Ask “Mr. Music”
Jerry Osborne


"DEAR JERRY: My wife and I need you to settle a tiny debate involving "Ghostbusters."

Which came first, "Ghostbusters," the song from the '80s, or the movie of the same title? I claim the film came first.

Futhermore, I believe that the term "ghostbuster" — meaning one who's job it is to rid a place of ghosts — was not created by either the movie writers or the recording. I recall hearing the term well before the 1980s. About this, my wife strongly disagrees, saying it is too modern or trendy a word to be any older than the '80s film.

We have a wager on this and dishwashing duties for one week hinge on your reply.
—Eric and Judith Weller, New Haven, Conn.

DEAR ERIC & JUDITH: I sense the urgency surrounding this situation, especially if the dishes are piling up while you await a decision.

Pass the detergent and towel to Judith — you are right on both counts.

The main reason Ray Parker's "Ghostbusters" record (Arista 9212) went to No. 1, is partly because the movie became a blockbuster. In fact, it was the No. 1 box-office film of 1984.

Fascinating though etymology may be, it is not my primary area of expertise. Having laid out that disclaimer, I can tell you that in the 1953 comedy, "Scared Stiff," starring Dean Martin and Jerry Lewis, Dino does discuss using the services of a ghostbuster with regard to a potentially haunted house.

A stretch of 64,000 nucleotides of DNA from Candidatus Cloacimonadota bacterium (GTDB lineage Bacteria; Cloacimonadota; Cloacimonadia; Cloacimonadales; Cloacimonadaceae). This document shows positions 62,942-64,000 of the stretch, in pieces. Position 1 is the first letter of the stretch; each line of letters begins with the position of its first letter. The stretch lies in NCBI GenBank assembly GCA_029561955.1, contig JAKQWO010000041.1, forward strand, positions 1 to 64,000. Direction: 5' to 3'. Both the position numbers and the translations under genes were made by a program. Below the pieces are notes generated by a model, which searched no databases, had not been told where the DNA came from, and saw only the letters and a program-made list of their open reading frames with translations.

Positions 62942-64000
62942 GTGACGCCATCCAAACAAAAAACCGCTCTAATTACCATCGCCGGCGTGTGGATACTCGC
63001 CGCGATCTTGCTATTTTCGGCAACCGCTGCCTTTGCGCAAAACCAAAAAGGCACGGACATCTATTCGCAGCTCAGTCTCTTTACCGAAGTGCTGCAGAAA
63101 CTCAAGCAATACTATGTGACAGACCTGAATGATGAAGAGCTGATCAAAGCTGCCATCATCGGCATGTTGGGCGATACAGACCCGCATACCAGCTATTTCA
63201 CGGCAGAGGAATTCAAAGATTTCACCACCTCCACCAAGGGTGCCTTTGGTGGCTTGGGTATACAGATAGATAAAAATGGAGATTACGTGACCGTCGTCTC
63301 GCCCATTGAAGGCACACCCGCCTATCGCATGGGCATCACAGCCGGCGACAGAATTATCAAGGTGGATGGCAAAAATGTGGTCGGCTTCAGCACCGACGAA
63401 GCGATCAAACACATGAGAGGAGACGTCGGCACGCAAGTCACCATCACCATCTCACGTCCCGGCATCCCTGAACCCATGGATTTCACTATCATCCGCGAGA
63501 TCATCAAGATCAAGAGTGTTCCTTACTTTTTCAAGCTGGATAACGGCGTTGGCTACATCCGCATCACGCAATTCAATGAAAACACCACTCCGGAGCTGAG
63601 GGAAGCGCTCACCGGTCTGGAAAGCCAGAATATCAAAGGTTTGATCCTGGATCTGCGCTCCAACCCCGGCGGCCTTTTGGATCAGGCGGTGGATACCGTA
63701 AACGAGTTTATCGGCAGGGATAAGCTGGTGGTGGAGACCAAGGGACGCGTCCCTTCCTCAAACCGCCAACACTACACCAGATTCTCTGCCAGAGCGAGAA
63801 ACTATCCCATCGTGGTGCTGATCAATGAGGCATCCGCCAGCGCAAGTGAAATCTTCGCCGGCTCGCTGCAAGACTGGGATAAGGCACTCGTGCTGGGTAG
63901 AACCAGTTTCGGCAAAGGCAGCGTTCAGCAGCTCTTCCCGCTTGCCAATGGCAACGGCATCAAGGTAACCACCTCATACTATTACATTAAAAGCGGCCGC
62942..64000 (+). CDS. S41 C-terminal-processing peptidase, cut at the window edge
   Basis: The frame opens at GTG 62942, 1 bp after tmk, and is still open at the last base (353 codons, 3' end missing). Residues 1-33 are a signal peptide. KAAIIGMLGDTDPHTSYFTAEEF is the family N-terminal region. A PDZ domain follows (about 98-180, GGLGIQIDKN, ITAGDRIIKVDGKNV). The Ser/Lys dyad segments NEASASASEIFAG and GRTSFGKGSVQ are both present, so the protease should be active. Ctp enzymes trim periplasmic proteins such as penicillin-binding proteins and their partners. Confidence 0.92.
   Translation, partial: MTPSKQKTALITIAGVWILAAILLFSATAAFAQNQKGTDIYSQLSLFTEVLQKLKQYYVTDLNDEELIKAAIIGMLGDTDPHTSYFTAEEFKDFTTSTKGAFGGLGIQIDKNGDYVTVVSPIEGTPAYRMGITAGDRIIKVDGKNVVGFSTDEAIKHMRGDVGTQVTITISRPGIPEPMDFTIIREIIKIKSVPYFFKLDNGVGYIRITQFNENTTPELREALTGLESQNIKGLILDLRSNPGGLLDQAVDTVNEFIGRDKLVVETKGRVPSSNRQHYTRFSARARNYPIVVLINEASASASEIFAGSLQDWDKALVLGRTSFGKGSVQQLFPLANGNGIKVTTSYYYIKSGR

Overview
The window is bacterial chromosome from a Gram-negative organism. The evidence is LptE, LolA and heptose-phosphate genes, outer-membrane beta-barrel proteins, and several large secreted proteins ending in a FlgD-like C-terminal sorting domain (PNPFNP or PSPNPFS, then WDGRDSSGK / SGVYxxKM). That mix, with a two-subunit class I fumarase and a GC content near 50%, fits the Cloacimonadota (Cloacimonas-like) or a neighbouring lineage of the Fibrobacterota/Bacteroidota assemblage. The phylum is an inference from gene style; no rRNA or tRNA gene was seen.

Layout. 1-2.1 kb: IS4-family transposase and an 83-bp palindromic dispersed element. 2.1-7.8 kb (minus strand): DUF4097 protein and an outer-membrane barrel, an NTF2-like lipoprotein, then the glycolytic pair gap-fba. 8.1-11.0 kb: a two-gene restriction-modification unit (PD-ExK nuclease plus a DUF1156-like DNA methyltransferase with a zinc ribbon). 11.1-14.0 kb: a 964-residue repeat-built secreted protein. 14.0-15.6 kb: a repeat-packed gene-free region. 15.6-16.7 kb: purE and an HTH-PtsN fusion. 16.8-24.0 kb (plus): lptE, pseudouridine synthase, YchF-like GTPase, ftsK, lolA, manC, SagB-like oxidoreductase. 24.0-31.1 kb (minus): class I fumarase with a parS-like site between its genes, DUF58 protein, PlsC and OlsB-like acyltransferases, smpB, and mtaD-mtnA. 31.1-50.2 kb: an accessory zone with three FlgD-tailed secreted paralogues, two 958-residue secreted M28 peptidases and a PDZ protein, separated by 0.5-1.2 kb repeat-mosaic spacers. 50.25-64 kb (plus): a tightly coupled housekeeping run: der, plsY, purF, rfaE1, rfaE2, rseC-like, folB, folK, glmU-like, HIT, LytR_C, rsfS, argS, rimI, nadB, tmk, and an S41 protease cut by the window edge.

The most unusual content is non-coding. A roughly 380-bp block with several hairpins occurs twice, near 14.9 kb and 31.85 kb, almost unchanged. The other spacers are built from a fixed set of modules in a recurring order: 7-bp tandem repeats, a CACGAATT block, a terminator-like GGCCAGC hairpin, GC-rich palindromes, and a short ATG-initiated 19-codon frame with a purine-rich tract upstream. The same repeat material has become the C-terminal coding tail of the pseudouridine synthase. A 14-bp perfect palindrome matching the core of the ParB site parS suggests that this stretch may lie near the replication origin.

Whether or not that incident represents the birth of the term does not change the assignment of dirtbusting those dishes.

Ghostbustin' Ray Parker Jr. came from the group Raydio, but he isn't the only one. Jerry Knight left Raydio to team up with Ollie Brown — as Ollie & Jerry — and invade the Top 10, in 1984, with "Breakin'...There's No Stopping Us" (Polydor 821708).

As for Raydio, before being billed as Ray Parker Jr. & Raydio, they had just two hits, but both made the Top 10: "Jack & Jill" (Arista 0283) and "You Can't Change That" (Arista 0399).

DEAR JERRY: I thoroughly enjoyed the piece you did on the song by the Statler Brothers about the movies; however, nowhere in the column did I see the actual title. Did I miss it? Please tell me, as I can't wait to hear what kind of a melody is used to put all those film titles to music. Also, when did it come out?
—Noel Mercer, Evansville, Ind.

DEAR NOEL: Suitably titled "The Movies," this Top 10 bound single came out in early 1977 (Mercury 73877). It is also available on several different Statler Brothers albums.

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